The other pilot will encourage residents living near an area of ancient woodland to take an active forest management role. Currently neglected and the scene of anti-social behaviour, the community decided to create a woodland walk to make walking through the forest a normal activity for local residents.

Part of this approach to local nudging was informed by a paper – The Ecology of Innovation – that we published just before Christmas. It presents a few simple principles that could be used to encourage and support local people in getting projects off the ground. These principles include ensuring that local community organisations are able to participate in contributing their ideas, and supporting their ideas with financial and non-financial support so that they can be tested. You can read the paper online or download it here.

In 2011, we’re looking forward to getting these ideas off the ground, and also holding more workshops to encourage and support more ideas that could make Peterborough into an even greener place to live!

Go to RSA Arts & Ecology

Bunker forms part of the network entitled Imagine 2020 – Arts and Climate Change

Bunker forms part of the network entitled Imagine 2020 – Arts and Climate Change, which tackles the issue of environmental challenges through the prism of artistic actions and by means of certain other instruments of production.

The aforementioned initiative precipitated production of performance by Betontanc Ltd: SO FAR AWAY introduction to ego-logy in 2010 and also gave rise to a grass-made installation by the British artistic tandem Heather Ackroyd and Dan Harvey entitled On the field, which had been featured on the platform next to the Slovene Ethnographic Museum in the framework of The Mladi levi Festival. Both works of art illustrate our specific approach to the issue in question, namely flexibility as to genre and theme, since our understanding of art defines the latter as the field of arising questions instead of that of already laid-down answers.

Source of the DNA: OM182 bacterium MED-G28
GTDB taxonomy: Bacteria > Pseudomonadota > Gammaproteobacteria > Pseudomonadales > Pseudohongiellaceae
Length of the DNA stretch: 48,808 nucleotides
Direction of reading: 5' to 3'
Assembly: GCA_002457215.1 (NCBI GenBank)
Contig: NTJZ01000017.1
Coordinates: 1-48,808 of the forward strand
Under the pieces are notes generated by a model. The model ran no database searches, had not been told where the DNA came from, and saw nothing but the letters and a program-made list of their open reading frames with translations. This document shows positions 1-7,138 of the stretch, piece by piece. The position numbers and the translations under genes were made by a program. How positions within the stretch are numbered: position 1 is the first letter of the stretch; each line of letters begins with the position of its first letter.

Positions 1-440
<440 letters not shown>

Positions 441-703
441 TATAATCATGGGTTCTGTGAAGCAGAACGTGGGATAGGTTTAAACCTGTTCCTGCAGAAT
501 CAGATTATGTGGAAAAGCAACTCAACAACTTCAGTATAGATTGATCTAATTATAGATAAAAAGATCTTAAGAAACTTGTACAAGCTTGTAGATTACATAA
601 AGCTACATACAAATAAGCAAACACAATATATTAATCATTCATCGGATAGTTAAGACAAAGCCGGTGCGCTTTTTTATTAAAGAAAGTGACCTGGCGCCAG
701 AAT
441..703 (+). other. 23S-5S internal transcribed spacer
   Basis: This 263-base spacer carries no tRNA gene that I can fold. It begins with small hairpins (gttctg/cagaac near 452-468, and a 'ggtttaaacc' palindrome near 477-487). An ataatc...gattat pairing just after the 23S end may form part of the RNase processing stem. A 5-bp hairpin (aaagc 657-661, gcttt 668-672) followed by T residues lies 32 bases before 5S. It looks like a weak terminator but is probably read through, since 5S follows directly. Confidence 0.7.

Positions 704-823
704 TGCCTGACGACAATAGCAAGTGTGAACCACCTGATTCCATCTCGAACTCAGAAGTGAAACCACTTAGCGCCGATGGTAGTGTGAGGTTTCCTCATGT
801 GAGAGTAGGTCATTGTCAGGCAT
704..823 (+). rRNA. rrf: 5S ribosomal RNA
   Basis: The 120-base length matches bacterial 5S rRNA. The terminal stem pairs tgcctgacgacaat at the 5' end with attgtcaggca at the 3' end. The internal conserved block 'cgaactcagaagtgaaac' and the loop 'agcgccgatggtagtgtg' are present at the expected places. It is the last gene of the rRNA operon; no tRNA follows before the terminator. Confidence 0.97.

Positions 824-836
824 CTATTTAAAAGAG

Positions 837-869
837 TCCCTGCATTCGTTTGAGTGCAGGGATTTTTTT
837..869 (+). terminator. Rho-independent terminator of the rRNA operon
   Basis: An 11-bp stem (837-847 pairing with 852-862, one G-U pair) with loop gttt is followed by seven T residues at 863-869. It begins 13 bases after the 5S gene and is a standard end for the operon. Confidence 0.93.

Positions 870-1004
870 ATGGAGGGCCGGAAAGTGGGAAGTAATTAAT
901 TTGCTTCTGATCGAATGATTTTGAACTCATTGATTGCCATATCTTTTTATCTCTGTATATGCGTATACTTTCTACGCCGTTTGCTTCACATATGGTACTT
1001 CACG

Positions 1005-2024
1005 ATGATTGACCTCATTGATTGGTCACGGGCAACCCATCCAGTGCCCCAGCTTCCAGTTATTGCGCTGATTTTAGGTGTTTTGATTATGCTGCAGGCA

We are opening a call for production of artistic works, predominantly addressed to young artists coming from the fields of performing arts (this, however, is not a necessary requirement) to submit their projects, which in one way or another tackle the issue of contemporary environmental challenges in the widest sense possible.

Bunker will choose one or more projects applied and support it/them in terms of production, promotion and finance as well as by arranging their guest-staging or its/their introduction to the international sphere.

We kindly invite all interested parties to send a short outline of the project proposed (one page), a reference list and a budget estimate to by February 28th. Any further information may be obtained at or 031 694 559. Applicants will be notified of their application results by 31st March.

Art show partners creation with science

ASU Sustainability contest inspires paintings, sculpture and multimedia

Fertilizer is rarely an inspiration for an art show, but on Feb. 5, at the Desert Botanical Garden, sustainability, fertilizer and phosphorus scarcity will provide fertile fuel for creative vision.

The art show, a juried exhibition with more than 20 works by artists from Phoenix, Chicago, Portland and Houston, was created in partnership with scientists engaged in the Sustainable Phosphorus Summit, to take place Feb. 3-5, at ASU. The exhibition will include paintings, photography, sculpture, multimedia and innovative approaches to portraying sustainability through dance and music.

Free and open to the public, the art show starts at noon, with the top prizes awarded at 6:30 p.m. An RSVP is required to attend:

The Sustainable Phosphorus Art Show is scheduled to take place from noon to 7 p.m., Feb. 5, at the Desert Botanical Garden, in Phoenix. Cash bar and reception will take place from 5 p.m. to 7 p.m.

If you miss the exhibit Feb. 5, the art show will move to ASU’s Step Gallery, in the Herberger Institute for Design and the Arts, in Tempe, from Feb. 14-18.

Additional information on the scientific program of the Sustainable Phosphorus Summit can be found here. For more information on phosphorus sustainability, visit

Peggy Coulombe,
(480) 727-8934
School of Life Sciences

Art show partners creation with science | ASU News.